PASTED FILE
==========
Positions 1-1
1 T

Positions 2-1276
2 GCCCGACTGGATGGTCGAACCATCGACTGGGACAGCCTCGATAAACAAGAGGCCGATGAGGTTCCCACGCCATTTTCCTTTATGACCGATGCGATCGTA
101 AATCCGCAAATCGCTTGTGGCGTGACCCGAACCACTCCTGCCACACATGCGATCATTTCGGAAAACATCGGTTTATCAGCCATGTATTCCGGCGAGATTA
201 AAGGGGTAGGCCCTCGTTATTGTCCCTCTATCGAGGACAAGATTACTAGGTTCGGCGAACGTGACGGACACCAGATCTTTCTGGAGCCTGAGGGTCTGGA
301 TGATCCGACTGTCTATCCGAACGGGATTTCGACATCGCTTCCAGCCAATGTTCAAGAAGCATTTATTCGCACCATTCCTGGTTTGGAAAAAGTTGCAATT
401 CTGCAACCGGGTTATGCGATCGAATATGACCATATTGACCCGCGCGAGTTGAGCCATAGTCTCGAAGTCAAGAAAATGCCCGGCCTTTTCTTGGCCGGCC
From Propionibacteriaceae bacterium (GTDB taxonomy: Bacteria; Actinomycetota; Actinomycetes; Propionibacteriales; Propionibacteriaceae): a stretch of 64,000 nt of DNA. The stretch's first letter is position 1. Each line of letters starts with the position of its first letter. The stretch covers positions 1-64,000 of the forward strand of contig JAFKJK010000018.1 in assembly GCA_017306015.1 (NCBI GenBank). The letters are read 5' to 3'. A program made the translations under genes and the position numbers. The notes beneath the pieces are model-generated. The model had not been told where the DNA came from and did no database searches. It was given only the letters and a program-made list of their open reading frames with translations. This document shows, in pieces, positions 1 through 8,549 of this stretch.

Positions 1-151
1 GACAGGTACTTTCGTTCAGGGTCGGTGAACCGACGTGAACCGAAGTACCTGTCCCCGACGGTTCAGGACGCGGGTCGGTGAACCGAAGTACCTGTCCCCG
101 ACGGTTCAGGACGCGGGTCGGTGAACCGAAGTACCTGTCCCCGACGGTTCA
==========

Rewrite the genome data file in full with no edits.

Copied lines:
Positions 1-1
1 T

Positions 2-1276
2 GCCCGACTGGATGGTCGAACCATCGACTGGGACAGCCTCGATAAACAAGAGGCCGATGAGGTTCCCACGCCATTTTCCTTTATGACCGATGCGATCGTA
101 AATCCGCAAATCGCTTGTGGCGTGACCCGAACCACTCCTGCCACACATGCGATCATTTCGGAAAACATCGGTTTATCAGCCATGTATTCCGGCGAGATTA
201 AAGGGGTAGGCCCTCGTTATTGTCCCTCTATCGAGGACAAGATTACTAGGTTCGGCGAACGTGACGGACACCAGATCTTTCTGGAGCCTGAGGGTCTGGA
301 TGATCCGACTGTCTATCCGAACGGGATTTCGACATCGCTTCCAGCCAATGTTCAAGAAGCATTTATTCGCACCATTCCTGGTTTGGAAAAAGTTGCAATT
401 CTGCAACCGGGTTATGCGATCGAATATGACCATATTGACCCGCGCGAGTTGAGCCATAGTCTCGAAGTCAAGAAAATGCCCGGCCTTTTCTTGGCCGGCC
From Propionibacteriaceae bacterium (GTDB taxonomy: Bacteria; Actinomycetota; Actinomycetes; Propionibacteriales; Propionibacteriaceae): a stretch of 64,000 nt of DNA. The stretch's first letter is position 1. Each line of letters starts with the position of its first letter. The stretch covers positions 1-64,000 of the forward strand of contig JAFKJK010000018.1 in assembly GCA_017306015.1 (NCBI GenBank). The letters are read 5' to 3'. A program made the translations under genes and the position numbers. The notes beneath the pieces are model-generated. The model had not been told where the DNA came from and did no database searches. It was given only the letters and a program-made list of their open reading frames with translations. This document shows, in pieces, positions 1 through 8,549 of this stretch.

Positions 1-151
1 GACAGGTACTTTCGTTCAGGGTCGGTGAACCGACGTGAACCGAAGTACCTGTCCCCGACGGTTCAGGACGCGGGTCGGTGAACCGAAGTACCTGTCCCCG
101 ACGGTTCAGGACGCGGGTCGGTGAACCGAAGTACCTGTCCCCGACGGTTCA